Have you ever sat down to a game full of excitement, played out the first dozen turns or so, and been suddenly and entirely frustrated by the absence of decent natives? In how many of these games were you forced to compromise on shipbuilding entirely too much, sacrificing engines or torpedo and beam tech to produce a second-class fleet?
Let me put it another way: Did you ever win without native luck?
A gender-neutral computer voice with hints of a high-class accent speaks through the intercom, "Commander, a medium freighter has been commissioned. Its captain is awaiting orders."Acreolized accentcomes from the radio, "Hoy, come in. Dis be Capt'n Johnson o' ECS Twenty-Three Hundredths. The hold be empty. We gutegow. Waiting on you, Bossmang. The 200-Kiloton lady be hungry."
On Turn 1, your empire controls a single Medium Deep Space Freighter and its first mission has rippling implications throughout the entire game. A well calculated move is required to set a strong pace so you’d better “put your best foot forward.” It equates to setting your feet in the blocks at the starting line of a hundred metre sprint. The one in the front is called your power foot and it generates a hundred percent of your forward momentum; your starting freighter is your Planets power foot and it determines the speed and direction of your economic develop.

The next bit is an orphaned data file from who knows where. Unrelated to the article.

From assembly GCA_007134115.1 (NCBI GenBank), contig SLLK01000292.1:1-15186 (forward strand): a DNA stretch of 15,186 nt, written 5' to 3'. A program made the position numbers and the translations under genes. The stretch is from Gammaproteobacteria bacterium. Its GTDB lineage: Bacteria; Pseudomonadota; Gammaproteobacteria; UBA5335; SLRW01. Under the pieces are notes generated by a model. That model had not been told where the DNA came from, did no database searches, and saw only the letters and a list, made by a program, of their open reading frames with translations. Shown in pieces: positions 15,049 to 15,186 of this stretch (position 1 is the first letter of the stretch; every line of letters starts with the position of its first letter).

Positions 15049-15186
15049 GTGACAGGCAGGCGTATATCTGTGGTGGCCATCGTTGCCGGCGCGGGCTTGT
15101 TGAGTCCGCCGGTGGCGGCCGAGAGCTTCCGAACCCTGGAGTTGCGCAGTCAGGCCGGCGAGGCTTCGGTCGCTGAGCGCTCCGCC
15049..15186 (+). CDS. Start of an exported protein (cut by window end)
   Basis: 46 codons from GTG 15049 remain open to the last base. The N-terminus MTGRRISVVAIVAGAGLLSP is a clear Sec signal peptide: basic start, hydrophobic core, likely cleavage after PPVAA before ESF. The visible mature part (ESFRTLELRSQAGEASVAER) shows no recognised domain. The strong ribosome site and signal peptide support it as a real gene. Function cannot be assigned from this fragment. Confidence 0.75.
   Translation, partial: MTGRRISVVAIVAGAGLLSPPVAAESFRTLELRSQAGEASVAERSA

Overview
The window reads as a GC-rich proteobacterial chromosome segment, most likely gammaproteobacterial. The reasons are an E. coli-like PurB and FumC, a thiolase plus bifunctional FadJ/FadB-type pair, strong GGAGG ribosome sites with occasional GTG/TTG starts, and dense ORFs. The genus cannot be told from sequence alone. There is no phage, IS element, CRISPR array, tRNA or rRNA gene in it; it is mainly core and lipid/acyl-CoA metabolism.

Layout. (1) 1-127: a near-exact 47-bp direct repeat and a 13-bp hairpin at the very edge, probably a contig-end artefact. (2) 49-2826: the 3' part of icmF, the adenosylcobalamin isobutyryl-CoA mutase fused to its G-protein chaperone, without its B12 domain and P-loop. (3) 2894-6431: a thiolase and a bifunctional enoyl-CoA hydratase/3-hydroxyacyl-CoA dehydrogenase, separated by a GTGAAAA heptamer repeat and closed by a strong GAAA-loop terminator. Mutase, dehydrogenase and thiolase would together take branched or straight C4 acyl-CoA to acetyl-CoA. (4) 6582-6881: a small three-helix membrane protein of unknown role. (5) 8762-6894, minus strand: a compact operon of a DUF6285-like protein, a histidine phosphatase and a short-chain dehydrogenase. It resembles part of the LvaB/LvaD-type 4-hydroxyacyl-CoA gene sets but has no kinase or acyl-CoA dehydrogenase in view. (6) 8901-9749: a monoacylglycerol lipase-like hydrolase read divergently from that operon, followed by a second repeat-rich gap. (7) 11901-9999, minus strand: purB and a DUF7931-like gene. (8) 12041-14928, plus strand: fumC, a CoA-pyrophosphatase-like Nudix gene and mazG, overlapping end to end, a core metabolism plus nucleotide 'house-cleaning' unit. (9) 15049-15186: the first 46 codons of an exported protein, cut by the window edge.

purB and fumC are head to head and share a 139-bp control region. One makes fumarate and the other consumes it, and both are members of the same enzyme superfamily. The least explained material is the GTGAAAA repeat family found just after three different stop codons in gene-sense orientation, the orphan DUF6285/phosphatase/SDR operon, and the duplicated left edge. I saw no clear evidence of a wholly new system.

DISCLAIMER: This document will not guarantee wins and it is not a technical manual for the queues; however, it will give you a baseline for managing your empire under the umbrella of each system.Launch your galley here; adjust your heading for the stars.
On occasion, my wife and kids look over my shoulder, peek at my computer, and ask, “Why are you staring at those little dots?” They are baffled that I engage in such an antiquated computer game and perplexed why I am so captivated by images of circles. I also consider the same questions and ponder my reasons for my dedication. I don’t know the answer, but I’ll continue to play at least until I do.
We now have three different queue systems where this topic is applicable, and the thought of jamming the Queue is becoming more and more confusing. What’s getting stranger even than that is the curious circumstances of the newest Queue (if you keep track of them as they go by), in that it can sometimes be a greater advantage to keep it flowing smoothly at one time, then paused, then flowing again; or, if you have several bases all ready to build at once, you might well prefer a one-time massive construction surge.
There are several rules to playing Planets Nu without paying for a subscription. I’m going to start with the first one.
Rule 1. Don’t.
Most things in life, you can maybe cut some corners and save a couple bucks here and there, and it’s worth it. There are some exceptions to this rule, for example: Durable, comfortable shoes tend to cost more than the cheapest, but the difference in price pays for itself in a couple of years because they won’t be worn out by the time you’ve replaced the plastic junk ones twice over. Plus later in life your back and legs will thank you. On this same list can be found such items as a good mattress, the right toilet paper, tea that isn’t made from dust and sweepings, filtered water for your coffee, and Planets Nu.